Ch. 1
Ch. 2

# Lesson 12: Arrays and For Loops

## Overview

Using a for loop to iterate over all of the elements in an array is a really useful construct in most programming languages. In this lesson, students learn the basics of how a for loop can be used to repeat code, and then combine it with what they've already learned about arrays to write programs that process all elements in an array. Students use for loops to go through each element in a list one at a time without having to write code for each element. Towards the end of the lesson students will apply this with the `colorLed` list on the board to create an app that changes all of the LEDs each time a button is clicked.

## Purpose

As students start using arrays more frequently, a common pattern emerges wherein you want to run some code on each element of an array. While for loops are a generally useful structure for repeating code, they are a particularly useful for iterating over an array. In this lesson we build on the understanding of arrays that students have developed in the last two lessons by introducing the for loop, which combines a variable, the counter pattern, and a conditional all in a single construct.

## Objectives

### Students will be able to:

• Modify the exit condition of a for loop to control how many times it repeats
• Use a for loop to iterate over an array

## Vocabulary

• Array - A data structure in JavaScript used to represent a list.
• For Loop - Loops that have a predetermined beginning, end, and increment (step interval).

## Introduced Code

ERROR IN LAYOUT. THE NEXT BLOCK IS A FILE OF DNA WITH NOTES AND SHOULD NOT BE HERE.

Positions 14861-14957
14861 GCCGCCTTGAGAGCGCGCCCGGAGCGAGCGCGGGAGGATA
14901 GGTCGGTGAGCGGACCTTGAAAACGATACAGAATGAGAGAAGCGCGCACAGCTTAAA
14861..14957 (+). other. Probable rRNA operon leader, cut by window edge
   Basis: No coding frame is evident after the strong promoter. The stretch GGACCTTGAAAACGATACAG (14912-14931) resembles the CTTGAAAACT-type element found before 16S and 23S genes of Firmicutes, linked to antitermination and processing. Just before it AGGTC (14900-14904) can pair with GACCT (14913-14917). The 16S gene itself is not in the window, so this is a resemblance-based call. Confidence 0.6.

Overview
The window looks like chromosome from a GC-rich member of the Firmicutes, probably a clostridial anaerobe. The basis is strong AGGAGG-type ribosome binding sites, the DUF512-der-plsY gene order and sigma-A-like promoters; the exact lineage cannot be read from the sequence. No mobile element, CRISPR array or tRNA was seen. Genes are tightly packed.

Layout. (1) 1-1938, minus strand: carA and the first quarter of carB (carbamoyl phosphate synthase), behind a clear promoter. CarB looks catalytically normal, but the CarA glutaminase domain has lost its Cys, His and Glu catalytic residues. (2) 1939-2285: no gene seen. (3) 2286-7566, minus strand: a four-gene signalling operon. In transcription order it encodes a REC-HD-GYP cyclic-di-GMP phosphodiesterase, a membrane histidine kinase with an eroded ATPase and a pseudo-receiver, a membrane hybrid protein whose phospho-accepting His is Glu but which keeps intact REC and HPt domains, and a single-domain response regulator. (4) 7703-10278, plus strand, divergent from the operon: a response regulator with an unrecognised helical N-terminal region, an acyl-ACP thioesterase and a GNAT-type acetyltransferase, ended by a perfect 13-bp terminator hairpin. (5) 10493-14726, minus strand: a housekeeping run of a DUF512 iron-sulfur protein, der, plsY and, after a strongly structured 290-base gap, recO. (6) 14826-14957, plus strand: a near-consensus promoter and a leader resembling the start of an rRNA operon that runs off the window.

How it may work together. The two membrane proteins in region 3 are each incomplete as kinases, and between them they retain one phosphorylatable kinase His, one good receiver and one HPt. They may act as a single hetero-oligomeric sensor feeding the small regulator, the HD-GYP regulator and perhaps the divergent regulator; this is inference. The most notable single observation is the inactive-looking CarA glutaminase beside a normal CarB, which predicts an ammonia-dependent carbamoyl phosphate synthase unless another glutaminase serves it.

• ``` for(var i=0; i<4; i++){ //code } ```
• ``` function myFunction(n){ //code } ```
• ``` Call a function with parameters ```

# Teaching Guide

## Warm Up (5 min)

### Run Code on All Elements of an Array

Discussion Goal

You shouldn't expect students to know how exactly a computer would do this, but to start thinking about what is needed to keep track of where you are in an array (the index), how you would know you've reached the end of the array (the array length), and how you might incrementally increase where you are in the list (the counter pattern).

Discuss: If you had a list full of all of your ToDos and you wanted the computer to print out each one, how might you do it? Don't worry about the specific code, focus on the what information your program would need to know and keep track of. Would your approach still work if you added or removed a ToDo from your list?

Remarks

Doing something to every element of an array is a really common problem in Computer Science, and figuring out how to solve this problem will let us write more efficient programs. Today we're going to focus on three things to help us with this problem

1. Using the index to do something to elements in an array
2. Keeping track of a counter so we can move through the elements of an array by index